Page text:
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Model Andreja Pejic comes out as trans

Model Andreja Pejic wearing Jean Paul Gaultier in a 2012 fashion show in Paris. (REUTERS/Gonzalo Fuentes)

When she was first introduced to the world in 2010, she was Andrej Pejic, a captivating and versatile model who could glide down a runway in men’s or women’s clothing and make just about anything look effortlessly chic. At 6-foot-1, with her deep-set eyes and sky-high cheekbones, she was so striking that she quickly became a well-known, sought-after model, walking for designers such as John Paul Gaultier and Marc Jacobs. 

Carine Roitfeld, then editor of Paris Vogue, introduced Pejic, who identified as male, in a womenswear spread that had the fashion world buzzing and Pejic doing interviews everywhere. She was a man who wore women’s clothes exceptionally well — better than most women, actually.

Pejic, 22, came out as a member of the transgender community Thursday night. From now on, she will model only womenswear, and her first name is Andreja.

Pejic always seemed comfortable in her skin; her quietly topless daring cover for Dossier Journal made headlines when Barnes & Noble elected to censor it with a poly bag. In the photograph, which was taken when Pejic still identified as male, she is seen removing a white button-down shirt, hair in curlers. Earlier this year, Pejic revealed, she had sexual reassignment surgery (SRS). “Now I can stand naked in front of a mirror and really enjoy my reflection. And those personal moments are important,” Pejic told

The revelation does not come as a complete surprise; in 2011 Pejic said she would consider SRS to model for Victoria’s Secret. As far as we know, there’s no contract with the ubiquitous lingerie company, but Pejic elaborated on her thinking on SRS in her interview with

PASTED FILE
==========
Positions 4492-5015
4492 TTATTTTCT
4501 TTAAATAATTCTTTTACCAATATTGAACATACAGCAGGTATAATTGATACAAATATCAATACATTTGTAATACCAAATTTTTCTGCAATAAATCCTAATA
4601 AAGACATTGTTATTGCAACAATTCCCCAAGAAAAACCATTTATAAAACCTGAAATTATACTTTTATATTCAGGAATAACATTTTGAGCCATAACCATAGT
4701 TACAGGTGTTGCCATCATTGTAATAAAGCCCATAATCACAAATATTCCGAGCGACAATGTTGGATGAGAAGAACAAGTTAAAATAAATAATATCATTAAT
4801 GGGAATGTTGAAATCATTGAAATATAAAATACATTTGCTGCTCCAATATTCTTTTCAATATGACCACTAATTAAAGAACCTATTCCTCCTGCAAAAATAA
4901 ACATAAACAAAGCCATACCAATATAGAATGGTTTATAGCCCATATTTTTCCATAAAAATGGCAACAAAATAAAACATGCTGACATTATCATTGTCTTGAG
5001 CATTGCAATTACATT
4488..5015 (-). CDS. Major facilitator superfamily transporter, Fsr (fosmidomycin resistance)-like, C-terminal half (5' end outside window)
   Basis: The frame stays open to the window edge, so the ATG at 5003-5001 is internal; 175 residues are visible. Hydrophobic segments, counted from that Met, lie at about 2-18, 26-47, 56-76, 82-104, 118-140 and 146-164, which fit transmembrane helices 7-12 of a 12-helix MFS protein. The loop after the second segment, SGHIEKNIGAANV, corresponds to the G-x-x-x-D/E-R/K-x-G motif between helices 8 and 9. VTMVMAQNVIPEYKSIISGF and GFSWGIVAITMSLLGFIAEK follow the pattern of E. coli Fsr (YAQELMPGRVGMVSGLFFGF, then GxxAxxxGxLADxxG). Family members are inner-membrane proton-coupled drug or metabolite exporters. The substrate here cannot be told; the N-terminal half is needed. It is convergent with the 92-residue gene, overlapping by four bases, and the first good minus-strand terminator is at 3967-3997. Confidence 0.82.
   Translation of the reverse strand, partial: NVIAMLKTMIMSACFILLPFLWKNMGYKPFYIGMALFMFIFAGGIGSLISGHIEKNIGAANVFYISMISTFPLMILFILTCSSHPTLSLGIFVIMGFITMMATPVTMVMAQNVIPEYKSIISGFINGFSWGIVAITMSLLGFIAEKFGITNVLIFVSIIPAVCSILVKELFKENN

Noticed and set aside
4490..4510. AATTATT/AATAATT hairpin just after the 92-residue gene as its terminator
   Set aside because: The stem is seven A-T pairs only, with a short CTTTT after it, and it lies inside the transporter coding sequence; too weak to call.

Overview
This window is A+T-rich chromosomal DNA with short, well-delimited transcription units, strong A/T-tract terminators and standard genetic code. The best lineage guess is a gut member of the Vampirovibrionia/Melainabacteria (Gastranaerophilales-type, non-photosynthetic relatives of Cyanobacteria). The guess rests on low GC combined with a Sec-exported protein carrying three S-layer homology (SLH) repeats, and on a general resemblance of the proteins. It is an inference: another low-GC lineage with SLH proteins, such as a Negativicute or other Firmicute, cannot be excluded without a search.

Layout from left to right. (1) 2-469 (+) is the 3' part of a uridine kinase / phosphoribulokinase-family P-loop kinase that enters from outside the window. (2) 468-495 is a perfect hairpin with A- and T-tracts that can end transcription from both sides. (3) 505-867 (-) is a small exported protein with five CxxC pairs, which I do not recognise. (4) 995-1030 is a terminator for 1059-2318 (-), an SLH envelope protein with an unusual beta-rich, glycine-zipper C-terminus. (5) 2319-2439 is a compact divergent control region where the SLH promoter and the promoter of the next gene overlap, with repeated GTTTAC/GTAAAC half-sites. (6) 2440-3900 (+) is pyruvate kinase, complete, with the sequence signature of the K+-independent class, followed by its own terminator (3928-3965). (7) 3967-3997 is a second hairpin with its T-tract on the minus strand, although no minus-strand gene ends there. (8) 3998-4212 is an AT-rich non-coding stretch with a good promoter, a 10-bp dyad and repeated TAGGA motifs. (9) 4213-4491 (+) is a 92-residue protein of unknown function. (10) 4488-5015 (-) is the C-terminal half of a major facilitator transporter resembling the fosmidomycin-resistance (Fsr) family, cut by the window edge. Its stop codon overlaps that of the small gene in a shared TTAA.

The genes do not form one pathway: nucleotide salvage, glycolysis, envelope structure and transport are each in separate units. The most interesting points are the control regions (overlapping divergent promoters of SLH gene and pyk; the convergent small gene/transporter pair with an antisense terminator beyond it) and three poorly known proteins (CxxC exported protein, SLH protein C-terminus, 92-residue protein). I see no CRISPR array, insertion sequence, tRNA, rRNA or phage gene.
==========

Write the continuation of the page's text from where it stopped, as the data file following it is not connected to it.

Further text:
I figured out who I was very early on—actually, at the age of 13, with the help of the Internet—so I knew that a transition, becoming a woman, was always something I needed to do. But it wasn’t possible at the time, and I put it off, and androgyny became a way of expressing my femininity without having to explain myself to people too much. Especially to my peers [who] couldn’t understand things like “trans” and gender identity. And then obviously the modeling thing came up, and I became this androgynous male model, and that was a big part of my growing up and my self-discovery. But I always kept in mind that, ultimately, my biggest dream was to be a girl. I wasn’t ready to talk about it before in a public way because I was scared that I would not be understood. I didn’t know if people would like me. But now I’m taking that step because I’m a little older—I’m 22—and I think my story can help people. My goal is to give a human face to this struggle, and I feel like I have a responsibility.

Pejic also shared the news in a post on Facebook Thursday:

“I realized my past as an androgynous woman doesn’t make me any less of a woman today and I’m proud of it,” Pejic told Entertainment Tonight.

Soraya Nadia McDonald covers arts, entertainment and culture for the Washington Post with a focus on issues surrounding race, gender and sexuality.



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Soraya Nadia McDonald · July 25, 2014

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